As much as I found to like in the display overall, there's still room for improvement in hardware and software. The air gap between the Gorilla Glass surface and the LCD beneath is still noticeable, though it's smaller and less glarey than on the original Transformer. The oleophobic coating on the screen didn't do much to mitigate fingerprints smudges. And text rendering in e-reader apps was still noticeably weak. Text rendering on Android tablets and the iPad as a whole remains an issue; perceived quality is very heavily dependent on the software, on which fonts you're using, and on how smoothly that font is rendered. Sadly, the display doesn't up the pixels per inch, unlike the display for the T-Mobile Springboard or the upcoming Toshiba Thrive 7-inch.
The rear-facing camera carries the best specs we've seen yet--8 megapixels--but a more pedestrian 1.2 megapixels for the front-facing camera. The rear camera has a flash and a wide-aperture f2.4 lens for shooting in low-light situations. But don't toss your dedicated point-and-shoot just yet; some casual test images looked good, far better than those on other tablets, but they were still were noisy, even in bright daylight, and lost detail and sharpness at full resolution.
Asus' Software Touches
Beyond the obvious boost in CPU performance and gaming, the benefits of the quad-core Tegra 3 wasn't apparent in all activities. Touchscreen swiping was smoother, for example, but in general, navigation, multitasking, and in-app experiences didn't feel dramatically faster.
Granted, many everyday tasks may not require the extra power of four cores. But it's also likely that none of the software involved was optimized for the Tegra 3, unlike the games were that Nvidia preloaded onto Asus' demo tablets. I'll be interested to watch the Prime's performance evolve over time, and see what happens once the over-the-air update for Android 4.0.1 Ice Cream Sandwich comes along in early 2012, and once more apps get optimized for a multicore mobile universe.
Asus has made a handful of useful customizations to the stock Android Honeycomb interface. As on its predecessor, the Transformer Prime's trio of core navigation buttons—back, home, and recently accessed apps—get a facelift, with darker, clearer definition than on stock Android. Recently accessed apps gain an “x” alongside the app thumbnail, for easily shutting down an app. Best of all, Asus redesigned the pop-up settings menu to add controls for brightness and SuperIPS+, the rotation lock, Wi-Fi, Bluetooth, audio muting, sync (for use with the Asus PC sync app), and the built-in GPS.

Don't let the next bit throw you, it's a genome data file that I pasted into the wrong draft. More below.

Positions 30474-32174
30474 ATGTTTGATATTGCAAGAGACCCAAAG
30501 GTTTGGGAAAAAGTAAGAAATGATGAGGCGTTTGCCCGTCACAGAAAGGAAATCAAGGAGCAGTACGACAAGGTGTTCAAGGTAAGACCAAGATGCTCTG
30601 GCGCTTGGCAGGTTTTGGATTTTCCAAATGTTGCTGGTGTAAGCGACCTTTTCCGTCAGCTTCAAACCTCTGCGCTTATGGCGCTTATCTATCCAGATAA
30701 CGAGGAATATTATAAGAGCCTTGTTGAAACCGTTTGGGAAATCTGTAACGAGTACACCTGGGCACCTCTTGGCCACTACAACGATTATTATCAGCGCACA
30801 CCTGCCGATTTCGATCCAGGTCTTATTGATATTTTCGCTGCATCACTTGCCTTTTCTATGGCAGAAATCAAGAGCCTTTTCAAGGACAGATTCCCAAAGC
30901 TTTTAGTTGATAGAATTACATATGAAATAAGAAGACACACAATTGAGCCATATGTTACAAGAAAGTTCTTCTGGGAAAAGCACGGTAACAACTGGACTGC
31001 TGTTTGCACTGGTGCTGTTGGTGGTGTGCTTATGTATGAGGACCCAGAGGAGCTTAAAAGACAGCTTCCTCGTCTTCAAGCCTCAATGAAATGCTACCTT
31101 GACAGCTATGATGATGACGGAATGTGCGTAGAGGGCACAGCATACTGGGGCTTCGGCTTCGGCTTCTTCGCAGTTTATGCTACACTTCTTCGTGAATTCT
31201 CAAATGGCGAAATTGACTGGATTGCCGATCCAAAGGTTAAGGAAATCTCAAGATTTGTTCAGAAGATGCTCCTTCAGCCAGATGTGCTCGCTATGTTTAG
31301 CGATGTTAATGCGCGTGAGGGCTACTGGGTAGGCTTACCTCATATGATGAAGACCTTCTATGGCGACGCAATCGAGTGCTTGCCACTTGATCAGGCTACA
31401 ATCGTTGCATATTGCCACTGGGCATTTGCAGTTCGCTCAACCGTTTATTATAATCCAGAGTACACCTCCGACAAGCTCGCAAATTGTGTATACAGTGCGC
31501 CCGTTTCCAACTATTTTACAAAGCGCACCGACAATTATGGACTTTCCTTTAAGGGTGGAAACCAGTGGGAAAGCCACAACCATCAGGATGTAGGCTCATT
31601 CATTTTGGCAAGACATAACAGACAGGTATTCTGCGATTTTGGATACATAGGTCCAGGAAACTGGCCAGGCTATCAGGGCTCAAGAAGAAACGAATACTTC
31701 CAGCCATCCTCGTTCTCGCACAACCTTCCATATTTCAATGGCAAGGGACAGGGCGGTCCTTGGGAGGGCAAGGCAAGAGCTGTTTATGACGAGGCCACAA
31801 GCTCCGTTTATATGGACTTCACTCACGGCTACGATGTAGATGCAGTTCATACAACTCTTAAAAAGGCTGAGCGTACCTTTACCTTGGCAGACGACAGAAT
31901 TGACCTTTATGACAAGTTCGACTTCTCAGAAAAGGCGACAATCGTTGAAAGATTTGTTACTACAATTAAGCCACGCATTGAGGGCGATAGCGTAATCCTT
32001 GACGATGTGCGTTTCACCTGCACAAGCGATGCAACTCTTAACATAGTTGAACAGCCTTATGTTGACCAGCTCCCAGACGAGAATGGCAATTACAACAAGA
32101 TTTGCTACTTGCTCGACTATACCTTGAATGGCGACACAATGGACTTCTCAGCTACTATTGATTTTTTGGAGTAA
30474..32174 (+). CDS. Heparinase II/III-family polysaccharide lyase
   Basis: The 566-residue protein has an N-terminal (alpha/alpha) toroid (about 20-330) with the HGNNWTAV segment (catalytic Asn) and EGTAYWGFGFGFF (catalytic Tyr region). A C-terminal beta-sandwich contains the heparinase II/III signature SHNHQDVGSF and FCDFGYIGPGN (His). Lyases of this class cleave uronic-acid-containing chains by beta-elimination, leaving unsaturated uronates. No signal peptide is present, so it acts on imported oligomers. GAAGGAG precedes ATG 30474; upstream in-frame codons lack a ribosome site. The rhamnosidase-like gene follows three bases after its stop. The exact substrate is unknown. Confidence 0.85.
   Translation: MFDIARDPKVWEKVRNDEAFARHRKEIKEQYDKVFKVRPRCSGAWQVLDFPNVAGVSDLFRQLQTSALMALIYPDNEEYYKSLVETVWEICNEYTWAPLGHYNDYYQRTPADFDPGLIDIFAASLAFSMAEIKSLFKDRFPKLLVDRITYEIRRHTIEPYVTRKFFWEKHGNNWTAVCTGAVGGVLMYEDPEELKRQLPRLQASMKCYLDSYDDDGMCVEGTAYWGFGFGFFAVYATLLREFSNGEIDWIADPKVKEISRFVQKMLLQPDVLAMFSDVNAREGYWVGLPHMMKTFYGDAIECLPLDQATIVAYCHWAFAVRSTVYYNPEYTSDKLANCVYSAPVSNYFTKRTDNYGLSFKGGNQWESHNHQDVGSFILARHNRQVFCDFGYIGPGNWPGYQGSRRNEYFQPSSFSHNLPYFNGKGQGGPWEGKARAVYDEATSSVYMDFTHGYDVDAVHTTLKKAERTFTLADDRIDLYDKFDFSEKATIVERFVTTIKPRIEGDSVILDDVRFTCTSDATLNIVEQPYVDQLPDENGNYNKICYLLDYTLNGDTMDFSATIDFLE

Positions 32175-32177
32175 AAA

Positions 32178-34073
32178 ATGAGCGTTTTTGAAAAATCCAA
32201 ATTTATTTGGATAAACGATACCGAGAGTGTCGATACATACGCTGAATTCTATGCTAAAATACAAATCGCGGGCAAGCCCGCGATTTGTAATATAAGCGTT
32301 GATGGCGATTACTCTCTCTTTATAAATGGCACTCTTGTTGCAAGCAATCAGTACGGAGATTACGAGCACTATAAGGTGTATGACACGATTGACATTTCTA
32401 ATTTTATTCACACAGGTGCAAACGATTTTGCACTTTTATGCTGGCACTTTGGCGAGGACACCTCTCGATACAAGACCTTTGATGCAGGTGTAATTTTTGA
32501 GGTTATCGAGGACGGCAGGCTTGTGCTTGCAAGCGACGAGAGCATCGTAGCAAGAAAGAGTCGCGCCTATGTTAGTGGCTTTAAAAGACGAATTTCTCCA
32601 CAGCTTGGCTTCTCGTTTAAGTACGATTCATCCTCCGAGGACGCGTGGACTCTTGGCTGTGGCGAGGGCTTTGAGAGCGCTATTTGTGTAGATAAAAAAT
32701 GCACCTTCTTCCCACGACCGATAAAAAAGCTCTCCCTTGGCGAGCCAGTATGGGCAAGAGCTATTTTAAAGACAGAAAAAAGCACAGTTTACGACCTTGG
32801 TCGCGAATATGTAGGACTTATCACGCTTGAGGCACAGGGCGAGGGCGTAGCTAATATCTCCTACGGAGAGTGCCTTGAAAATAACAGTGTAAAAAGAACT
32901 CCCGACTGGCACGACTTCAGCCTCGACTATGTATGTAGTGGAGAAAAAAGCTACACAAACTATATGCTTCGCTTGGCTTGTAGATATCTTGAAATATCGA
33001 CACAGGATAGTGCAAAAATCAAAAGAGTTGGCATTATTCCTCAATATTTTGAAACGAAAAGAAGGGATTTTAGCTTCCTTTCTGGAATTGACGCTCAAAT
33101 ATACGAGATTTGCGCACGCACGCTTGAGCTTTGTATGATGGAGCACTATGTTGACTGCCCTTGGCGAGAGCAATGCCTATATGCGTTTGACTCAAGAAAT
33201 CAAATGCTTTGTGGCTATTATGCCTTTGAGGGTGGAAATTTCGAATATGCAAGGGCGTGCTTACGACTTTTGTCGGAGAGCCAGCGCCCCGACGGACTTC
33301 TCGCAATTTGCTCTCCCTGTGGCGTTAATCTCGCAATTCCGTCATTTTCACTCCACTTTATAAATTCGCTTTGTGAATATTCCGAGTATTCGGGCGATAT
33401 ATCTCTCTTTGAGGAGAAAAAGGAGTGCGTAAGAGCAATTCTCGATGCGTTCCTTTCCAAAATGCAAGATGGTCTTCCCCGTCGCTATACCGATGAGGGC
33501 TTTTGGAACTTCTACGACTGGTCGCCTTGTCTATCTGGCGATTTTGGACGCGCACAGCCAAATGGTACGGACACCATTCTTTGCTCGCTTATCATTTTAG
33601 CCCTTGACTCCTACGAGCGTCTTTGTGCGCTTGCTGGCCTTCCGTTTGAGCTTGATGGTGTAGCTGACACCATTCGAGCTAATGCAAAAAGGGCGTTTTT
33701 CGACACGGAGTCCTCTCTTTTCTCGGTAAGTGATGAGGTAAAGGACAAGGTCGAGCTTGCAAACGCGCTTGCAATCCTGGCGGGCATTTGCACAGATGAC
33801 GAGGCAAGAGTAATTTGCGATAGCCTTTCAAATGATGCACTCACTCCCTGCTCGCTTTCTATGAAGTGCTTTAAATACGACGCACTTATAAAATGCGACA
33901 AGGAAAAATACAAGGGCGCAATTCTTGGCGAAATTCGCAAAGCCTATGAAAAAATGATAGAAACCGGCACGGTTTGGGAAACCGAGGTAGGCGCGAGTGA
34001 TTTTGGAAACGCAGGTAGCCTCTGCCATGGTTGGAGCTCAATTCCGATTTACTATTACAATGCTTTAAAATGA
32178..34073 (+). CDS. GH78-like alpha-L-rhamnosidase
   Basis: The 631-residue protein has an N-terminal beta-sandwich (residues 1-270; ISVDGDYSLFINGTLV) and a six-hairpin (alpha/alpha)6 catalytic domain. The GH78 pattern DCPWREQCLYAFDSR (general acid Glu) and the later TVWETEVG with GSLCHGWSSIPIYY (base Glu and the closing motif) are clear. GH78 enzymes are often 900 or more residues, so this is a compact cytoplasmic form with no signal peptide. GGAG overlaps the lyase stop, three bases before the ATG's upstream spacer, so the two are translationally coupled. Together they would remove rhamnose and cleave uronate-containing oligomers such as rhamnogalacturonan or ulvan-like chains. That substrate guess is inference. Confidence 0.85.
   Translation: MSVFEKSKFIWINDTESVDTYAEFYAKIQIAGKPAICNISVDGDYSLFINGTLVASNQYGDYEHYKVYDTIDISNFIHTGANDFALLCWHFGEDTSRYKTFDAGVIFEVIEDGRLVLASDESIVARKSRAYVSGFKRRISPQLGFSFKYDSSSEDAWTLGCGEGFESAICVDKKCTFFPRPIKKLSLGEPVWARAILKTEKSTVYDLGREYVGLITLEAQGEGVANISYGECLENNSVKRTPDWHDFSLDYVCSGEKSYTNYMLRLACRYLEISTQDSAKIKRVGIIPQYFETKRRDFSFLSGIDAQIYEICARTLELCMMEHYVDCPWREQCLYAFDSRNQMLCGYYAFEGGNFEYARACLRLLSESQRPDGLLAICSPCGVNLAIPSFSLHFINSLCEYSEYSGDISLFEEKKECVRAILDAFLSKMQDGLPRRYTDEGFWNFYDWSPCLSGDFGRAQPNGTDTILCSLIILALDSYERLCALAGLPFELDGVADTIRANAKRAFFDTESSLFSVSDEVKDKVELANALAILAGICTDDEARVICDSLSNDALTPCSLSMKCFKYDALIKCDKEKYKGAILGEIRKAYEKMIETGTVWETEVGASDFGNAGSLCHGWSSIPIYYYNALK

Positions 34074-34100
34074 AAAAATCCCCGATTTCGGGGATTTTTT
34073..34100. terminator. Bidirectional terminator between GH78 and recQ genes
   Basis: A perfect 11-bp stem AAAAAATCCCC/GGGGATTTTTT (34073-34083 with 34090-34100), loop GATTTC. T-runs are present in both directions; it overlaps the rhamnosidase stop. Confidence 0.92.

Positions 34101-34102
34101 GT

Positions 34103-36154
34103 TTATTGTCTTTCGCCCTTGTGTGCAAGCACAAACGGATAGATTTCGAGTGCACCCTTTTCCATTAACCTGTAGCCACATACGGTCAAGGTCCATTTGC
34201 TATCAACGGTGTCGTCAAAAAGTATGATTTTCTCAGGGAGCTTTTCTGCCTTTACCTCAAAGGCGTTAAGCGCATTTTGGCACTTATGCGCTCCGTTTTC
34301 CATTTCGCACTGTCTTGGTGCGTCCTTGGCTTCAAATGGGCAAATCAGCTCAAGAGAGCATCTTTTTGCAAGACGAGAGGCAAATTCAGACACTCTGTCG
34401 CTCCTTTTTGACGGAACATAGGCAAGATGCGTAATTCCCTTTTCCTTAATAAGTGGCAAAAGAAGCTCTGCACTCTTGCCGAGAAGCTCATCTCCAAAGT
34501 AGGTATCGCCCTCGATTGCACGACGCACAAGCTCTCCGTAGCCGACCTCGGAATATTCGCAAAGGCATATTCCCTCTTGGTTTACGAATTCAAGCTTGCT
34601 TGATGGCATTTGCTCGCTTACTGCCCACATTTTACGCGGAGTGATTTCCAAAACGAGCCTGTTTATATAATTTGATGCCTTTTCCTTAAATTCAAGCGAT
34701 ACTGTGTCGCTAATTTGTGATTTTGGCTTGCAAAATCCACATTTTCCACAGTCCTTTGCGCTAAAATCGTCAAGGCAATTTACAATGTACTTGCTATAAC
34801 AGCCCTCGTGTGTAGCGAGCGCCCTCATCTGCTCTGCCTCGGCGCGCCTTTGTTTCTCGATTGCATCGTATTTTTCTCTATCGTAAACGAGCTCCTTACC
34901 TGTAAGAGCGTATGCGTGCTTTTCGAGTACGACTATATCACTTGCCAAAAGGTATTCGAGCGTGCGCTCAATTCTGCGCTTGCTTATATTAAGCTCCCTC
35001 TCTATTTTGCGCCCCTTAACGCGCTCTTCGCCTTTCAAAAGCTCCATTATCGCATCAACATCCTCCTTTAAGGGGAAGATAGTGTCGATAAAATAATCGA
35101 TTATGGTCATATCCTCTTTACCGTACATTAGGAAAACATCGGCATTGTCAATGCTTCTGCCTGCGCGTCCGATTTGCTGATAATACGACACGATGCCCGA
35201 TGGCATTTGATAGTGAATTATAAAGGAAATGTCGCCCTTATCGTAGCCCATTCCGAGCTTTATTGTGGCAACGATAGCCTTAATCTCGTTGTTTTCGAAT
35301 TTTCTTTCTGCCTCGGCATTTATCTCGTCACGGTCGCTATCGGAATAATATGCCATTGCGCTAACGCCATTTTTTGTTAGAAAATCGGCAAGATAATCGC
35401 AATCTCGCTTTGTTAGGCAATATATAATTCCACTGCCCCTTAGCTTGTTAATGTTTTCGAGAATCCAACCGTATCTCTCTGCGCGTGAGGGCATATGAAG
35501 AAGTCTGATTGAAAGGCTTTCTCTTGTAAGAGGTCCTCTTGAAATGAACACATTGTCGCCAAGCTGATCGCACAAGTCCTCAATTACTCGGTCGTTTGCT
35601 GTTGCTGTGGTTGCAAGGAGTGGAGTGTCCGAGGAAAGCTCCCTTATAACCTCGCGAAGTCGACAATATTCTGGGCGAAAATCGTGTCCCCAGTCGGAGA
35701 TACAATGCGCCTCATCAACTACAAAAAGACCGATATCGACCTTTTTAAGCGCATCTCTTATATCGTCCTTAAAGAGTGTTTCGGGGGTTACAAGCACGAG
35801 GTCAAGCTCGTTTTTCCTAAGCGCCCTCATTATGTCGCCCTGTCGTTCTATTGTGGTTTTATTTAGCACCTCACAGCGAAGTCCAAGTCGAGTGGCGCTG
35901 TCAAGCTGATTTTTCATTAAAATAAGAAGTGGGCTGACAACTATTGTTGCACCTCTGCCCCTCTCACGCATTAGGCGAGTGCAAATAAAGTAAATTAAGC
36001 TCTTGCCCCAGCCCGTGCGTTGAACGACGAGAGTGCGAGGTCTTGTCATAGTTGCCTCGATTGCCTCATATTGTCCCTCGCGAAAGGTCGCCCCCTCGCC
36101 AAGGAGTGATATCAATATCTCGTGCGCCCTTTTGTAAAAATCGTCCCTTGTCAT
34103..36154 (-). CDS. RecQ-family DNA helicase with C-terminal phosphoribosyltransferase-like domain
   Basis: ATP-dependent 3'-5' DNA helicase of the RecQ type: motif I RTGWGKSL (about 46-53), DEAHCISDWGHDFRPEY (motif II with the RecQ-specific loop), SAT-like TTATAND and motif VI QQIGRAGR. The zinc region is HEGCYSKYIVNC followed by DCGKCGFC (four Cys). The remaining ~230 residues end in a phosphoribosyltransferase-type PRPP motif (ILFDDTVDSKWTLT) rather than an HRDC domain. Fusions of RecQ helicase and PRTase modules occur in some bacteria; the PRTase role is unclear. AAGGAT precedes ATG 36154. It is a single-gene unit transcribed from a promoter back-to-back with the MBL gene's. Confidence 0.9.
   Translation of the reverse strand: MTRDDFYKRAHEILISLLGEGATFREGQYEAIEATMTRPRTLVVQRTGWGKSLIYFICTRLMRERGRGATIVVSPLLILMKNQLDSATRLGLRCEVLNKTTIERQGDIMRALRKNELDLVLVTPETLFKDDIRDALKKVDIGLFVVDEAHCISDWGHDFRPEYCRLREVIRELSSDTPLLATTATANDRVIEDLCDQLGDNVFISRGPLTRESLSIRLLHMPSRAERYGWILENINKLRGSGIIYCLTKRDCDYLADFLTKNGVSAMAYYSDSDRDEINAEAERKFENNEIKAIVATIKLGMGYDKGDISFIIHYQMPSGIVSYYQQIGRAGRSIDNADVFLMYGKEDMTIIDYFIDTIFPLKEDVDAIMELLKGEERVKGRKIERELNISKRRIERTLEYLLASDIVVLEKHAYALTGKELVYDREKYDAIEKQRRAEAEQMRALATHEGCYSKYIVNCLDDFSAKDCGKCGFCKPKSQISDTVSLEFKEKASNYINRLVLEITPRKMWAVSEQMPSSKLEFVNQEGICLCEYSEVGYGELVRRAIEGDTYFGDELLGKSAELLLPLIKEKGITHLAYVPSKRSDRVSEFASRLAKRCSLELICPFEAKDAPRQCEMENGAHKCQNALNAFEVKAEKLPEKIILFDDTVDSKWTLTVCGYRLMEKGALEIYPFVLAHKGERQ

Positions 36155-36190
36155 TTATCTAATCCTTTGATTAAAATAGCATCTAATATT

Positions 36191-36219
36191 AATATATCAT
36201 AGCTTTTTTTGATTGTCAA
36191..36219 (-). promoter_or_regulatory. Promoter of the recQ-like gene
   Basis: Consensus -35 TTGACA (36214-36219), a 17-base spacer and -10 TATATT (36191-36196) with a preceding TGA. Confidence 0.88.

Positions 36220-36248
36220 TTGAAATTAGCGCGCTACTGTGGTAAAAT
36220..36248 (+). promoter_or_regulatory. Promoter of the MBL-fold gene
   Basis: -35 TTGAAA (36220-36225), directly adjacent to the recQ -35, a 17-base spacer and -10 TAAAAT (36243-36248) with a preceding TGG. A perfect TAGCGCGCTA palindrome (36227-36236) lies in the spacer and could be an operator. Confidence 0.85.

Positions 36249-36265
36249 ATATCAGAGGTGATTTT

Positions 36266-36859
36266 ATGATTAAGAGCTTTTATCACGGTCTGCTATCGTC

New in this version of Android is a slick three-dimensional Google Videos app for easily shopping for, and viewing, video rentals from Google Market, and your personal videos, too. Asus also includes some useful apps, such as Netflix; Polaris Office, for editing and creating Word, Excel, and PowerPoint documents; several for accessing Asus' cloud services and DLNA streaming; and SuperNote, for taking notes with finger input.
E-reading fans will appreciate Asus' MyLibrary, which finds and indexes e-books on your tablet—including ones stored locally in closed formats, like those from Amazon's Kindle store. Asus sells books via its own service; for periodicals, you can shop at the preloaded Press Reader and Zinio.
The Asus Transformer Prime makes a visual statement, in both its brilliant design and its inner power. The docking station option makes it a superb choice for power users who want a tablet that converts into a productivity workhorse. Our full rating is pending until our testing is complete, but this tablet is shaping up as one of the top contenders you can buy today. We'll update this review with full testing results when available. The Transformer Prime ships through online retailers December 12, and will be in stores December 19. No word yet as to the availability of an expected 3G version.
Editors' Note: Android continues to suffer far behind Apple in tablet app selection and optimization, but those who know what they're looking for, or who want a mobile entertainment experience that's less driven by apps than it is by what you can do with the tablet, Android tablets can be a good choice. See where tablets rank on PCWorld's Top 10 Tablets chart.